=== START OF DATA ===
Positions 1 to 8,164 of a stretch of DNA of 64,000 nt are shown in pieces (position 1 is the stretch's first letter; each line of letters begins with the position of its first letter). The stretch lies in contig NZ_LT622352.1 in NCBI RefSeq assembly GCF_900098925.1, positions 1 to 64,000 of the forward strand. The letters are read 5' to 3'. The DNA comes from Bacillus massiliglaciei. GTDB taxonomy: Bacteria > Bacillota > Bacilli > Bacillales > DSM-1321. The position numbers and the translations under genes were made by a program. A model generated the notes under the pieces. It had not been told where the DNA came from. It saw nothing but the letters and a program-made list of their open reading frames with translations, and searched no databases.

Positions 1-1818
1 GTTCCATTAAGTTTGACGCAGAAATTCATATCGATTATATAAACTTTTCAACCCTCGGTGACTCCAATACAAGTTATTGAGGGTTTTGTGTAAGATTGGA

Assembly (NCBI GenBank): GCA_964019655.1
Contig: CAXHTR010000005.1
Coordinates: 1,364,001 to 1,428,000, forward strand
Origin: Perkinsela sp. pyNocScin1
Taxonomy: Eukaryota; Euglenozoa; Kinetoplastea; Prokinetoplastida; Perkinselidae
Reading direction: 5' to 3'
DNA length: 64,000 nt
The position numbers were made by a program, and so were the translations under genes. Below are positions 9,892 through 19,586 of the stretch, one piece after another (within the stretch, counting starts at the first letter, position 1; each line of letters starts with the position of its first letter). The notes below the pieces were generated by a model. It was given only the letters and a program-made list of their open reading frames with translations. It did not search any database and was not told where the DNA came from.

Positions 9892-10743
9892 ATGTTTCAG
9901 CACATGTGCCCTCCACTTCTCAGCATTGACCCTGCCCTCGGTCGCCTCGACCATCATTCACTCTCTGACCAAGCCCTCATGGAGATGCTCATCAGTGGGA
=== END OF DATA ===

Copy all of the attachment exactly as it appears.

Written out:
Positions 1 to 8,164 of a stretch of DNA of 64,000 nt are shown in pieces (position 1 is the stretch's first letter; each line of letters begins with the position of its first letter). The stretch lies in contig NZ_LT622352.1 in NCBI RefSeq assembly GCF_900098925.1, positions 1 to 64,000 of the forward strand. The letters are read 5' to 3'. The DNA comes from Bacillus massiliglaciei. GTDB taxonomy: Bacteria > Bacillota > Bacilli > Bacillales > DSM-1321. The position numbers and the translations under genes were made by a program. A model generated the notes under the pieces. It had not been told where the DNA came from. It saw nothing but the letters and a program-made list of their open reading frames with translations, and searched no databases.

Positions 1-1818
1 GTTCCATTAAGTTTGACGCAGAAATTCATATCGATTATATAAACTTTTCAACCCTCGGTGACTCCAATACAAGTTATTGAGGGTTTTGTGTAAGATTGGA

Assembly (NCBI GenBank): GCA_964019655.1
Contig: CAXHTR010000005.1
Coordinates: 1,364,001 to 1,428,000, forward strand
Origin: Perkinsela sp. pyNocScin1
Taxonomy: Eukaryota; Euglenozoa; Kinetoplastea; Prokinetoplastida; Perkinselidae
Reading direction: 5' to 3'
DNA length: 64,000 nt
The position numbers were made by a program, and so were the translations under genes. Below are positions 9,892 through 19,586 of the stretch, one piece after another (within the stretch, counting starts at the first letter, position 1; each line of letters starts with the position of its first letter). The notes below the pieces were generated by a model. It was given only the letters and a program-made list of their open reading frames with translations. It did not search any database and was not told where the DNA came from.

Positions 9892-10743
9892 ATGTTTCAG
9901 CACATGTGCCCTCCACTTCTCAGCATTGACCCTGCCCTCGGTCGCCTCGACCATCATTCACTCTCTGACCAAGCCCTCATGGAGATGCTCATCAGTGGGA